AAP chief Arvind Kejriwal’s Gujarat ‘study tour’ — aimed actually at verifying chief minister Narendra Modi’s development claims — may have ended in a whimper, but analysts say he managed to show that Modi can be challenged in his own den.
While opinions varied on whether Kejriwal’s “stunt”—going to meet Modi at his residence on Friday with TV cameras in tow without an appointment — will win the party some seats in the state, they all agreed the AAP in the long run will make a dent into the Congress’ space here.
Meanwhile, concluding his Gujarat visit Kejriwal on Saturday called Modi a “property dealer for the Tatas, Ambanis and Adanis ... Modi he has ceased to be a CM.”
The former Delhi CM told a rally in Bapunagar area, a saffron bastion in Ahmedabad: “After the Kutch earthquake, Vajpayee built a hospital in Bhuj from his PM relief fund. Modi has handed over the hospital to the Adanis, who is now not treating poor patients.”
Before Kejriwal’s speech, there was mild baton charge by the police when some unidentified persons tried to burn his effigy. There was an incident of stone pelting also during Kejriwal’s speech.
“In his Kanpur rally, Kejriwal challenged Modi to fight against him in Varanasi, and now he entered Modi’s lair and put across the challenge at his door step,” Prakash Shah, an Ahmadabad-based civil society activist and political analyst told HT. “It’s a psychological victory for Kejriwal.”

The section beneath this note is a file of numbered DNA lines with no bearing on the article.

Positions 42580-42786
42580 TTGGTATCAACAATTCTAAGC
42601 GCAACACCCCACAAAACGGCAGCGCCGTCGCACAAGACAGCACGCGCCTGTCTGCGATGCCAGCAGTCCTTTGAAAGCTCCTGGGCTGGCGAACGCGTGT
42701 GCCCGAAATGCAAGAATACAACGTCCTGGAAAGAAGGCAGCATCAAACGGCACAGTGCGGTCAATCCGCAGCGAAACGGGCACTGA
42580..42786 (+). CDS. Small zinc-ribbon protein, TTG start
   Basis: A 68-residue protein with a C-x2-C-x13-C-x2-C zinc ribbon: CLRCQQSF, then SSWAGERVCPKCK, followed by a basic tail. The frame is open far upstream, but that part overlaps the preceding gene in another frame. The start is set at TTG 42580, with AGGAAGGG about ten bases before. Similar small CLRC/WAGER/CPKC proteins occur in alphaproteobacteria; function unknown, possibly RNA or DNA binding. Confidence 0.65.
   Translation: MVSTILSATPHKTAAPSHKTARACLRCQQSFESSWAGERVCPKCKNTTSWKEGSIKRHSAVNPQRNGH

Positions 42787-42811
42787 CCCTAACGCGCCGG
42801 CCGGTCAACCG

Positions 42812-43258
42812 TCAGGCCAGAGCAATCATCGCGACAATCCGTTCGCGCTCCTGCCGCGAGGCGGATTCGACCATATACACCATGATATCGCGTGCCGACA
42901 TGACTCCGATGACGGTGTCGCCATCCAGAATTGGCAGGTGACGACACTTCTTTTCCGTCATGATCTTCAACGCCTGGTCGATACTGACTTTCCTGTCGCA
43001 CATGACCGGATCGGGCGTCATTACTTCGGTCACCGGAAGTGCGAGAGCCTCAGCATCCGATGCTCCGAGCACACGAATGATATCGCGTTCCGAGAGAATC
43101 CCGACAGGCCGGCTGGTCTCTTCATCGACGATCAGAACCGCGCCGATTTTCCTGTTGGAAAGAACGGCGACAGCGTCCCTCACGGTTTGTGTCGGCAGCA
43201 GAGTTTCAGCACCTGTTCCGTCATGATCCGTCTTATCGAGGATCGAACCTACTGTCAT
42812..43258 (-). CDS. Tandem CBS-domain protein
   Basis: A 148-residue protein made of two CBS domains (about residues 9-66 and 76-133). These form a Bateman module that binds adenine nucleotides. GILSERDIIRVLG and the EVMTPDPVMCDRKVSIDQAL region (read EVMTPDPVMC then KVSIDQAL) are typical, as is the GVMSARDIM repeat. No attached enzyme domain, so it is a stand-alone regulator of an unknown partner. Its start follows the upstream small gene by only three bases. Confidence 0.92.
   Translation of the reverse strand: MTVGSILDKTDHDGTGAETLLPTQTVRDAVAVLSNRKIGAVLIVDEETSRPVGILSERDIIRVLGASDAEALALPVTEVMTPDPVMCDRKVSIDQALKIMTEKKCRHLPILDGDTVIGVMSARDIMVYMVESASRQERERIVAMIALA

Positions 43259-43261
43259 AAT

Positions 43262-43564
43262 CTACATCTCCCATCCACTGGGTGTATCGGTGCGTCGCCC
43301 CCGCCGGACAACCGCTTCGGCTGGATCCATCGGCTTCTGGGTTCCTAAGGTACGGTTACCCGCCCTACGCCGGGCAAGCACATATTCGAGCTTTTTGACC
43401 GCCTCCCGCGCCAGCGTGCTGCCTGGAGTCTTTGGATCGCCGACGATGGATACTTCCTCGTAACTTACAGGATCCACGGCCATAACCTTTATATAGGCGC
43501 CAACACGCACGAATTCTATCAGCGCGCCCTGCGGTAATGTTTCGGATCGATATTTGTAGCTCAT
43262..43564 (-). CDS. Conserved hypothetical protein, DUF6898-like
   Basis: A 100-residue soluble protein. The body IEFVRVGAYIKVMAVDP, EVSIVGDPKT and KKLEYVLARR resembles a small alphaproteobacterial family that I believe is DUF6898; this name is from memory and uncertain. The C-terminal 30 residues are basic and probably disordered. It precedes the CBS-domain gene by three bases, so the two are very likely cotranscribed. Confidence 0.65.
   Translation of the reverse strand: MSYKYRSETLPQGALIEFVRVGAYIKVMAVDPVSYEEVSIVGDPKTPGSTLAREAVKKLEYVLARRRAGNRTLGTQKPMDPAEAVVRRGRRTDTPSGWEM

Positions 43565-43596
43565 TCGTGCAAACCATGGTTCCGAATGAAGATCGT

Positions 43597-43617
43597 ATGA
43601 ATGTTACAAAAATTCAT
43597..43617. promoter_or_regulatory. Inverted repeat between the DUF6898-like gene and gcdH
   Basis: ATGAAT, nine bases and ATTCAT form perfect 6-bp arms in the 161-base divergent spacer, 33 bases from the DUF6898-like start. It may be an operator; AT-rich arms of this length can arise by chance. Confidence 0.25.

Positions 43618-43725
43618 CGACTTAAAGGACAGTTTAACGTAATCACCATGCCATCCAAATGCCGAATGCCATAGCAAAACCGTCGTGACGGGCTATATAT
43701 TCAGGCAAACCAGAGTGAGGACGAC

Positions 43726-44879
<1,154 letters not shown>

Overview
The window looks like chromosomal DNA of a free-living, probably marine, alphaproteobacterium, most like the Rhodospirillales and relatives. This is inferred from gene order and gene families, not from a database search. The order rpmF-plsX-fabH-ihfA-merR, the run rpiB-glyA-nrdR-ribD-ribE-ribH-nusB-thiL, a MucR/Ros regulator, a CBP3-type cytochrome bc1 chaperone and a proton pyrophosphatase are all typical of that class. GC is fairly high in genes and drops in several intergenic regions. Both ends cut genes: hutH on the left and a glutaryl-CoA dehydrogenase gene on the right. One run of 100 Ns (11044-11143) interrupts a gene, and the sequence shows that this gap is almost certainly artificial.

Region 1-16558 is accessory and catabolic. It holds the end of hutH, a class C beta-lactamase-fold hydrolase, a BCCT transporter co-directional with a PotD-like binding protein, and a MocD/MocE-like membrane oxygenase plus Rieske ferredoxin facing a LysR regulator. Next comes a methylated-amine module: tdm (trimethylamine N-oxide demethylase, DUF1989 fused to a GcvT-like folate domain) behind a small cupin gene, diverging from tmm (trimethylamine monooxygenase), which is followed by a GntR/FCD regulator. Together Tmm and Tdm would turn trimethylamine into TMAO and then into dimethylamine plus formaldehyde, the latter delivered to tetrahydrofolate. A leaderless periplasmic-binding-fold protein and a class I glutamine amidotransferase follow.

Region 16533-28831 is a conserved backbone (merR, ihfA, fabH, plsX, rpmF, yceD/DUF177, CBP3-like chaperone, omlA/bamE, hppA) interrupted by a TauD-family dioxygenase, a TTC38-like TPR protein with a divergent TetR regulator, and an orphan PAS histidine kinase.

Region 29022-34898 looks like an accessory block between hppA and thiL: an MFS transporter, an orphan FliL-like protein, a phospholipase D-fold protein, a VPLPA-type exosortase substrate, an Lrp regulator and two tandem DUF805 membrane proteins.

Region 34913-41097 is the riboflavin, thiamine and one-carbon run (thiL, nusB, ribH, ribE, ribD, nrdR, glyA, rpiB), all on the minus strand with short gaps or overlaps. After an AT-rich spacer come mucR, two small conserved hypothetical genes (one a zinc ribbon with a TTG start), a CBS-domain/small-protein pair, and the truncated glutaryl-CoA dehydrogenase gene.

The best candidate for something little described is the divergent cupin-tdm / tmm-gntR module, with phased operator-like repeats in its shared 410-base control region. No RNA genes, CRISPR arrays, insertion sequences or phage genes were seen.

According to Vidyut Joshi, former vice-chancellor, Bhavnagar University, Kejriwal was successful in laying the foundation of “alternative politics” which the Congress had failed to do. “He tried to bring out the contradictions in the state,” he said.
Gujarat, which has always been a two-party state with 26 seats, saw BJP win 14 seats in 2004 and the Congress 12. In 2009, the BJP increased its tally to 15 against 11 for the Congress.
The BJP won the highest number of seats in the state under former CM Keshubhai Patel in 1999 with a tally of 20 seats. Since then under Narendra Modi, the BJP has not been able to match the 1999 tally.
But this time, with Modi aiming for the country’s top job, the BJP is hoping to go for the kill and win more than 20 seats. “It’ll be foolish to assume that the AAP will make a debut here ... It’ll not happen immediately,” Joshi said.
Indu Kumar Jain, another social activist, however, differed with Joshi. He believes that the AAP could corner five to six seats in Gujarat.